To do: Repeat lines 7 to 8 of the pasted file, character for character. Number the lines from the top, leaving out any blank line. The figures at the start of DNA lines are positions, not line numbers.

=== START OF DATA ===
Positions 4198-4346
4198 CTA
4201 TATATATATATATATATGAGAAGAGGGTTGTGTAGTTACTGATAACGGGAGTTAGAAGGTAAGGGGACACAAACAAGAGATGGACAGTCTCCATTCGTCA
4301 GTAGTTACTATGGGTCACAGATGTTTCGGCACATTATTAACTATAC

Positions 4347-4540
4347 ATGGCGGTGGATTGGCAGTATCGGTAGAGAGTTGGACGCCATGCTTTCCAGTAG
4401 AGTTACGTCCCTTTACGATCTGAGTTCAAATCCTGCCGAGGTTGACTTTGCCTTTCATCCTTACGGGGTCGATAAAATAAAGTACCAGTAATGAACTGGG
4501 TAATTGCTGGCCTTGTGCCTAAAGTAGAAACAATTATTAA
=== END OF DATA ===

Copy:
4401 AGTTACGTCCCTTTACGATCTGAGTTCAAATCCTGCCGAGGTTGACTTTGCCTTTCATCCTTACGGGGTCGATAAAATAAAGTACCAGTAATGAACTGGG
4501 TAATTGCTGGCCTTGTGCCTAAAGTAGAAACAATTATTAA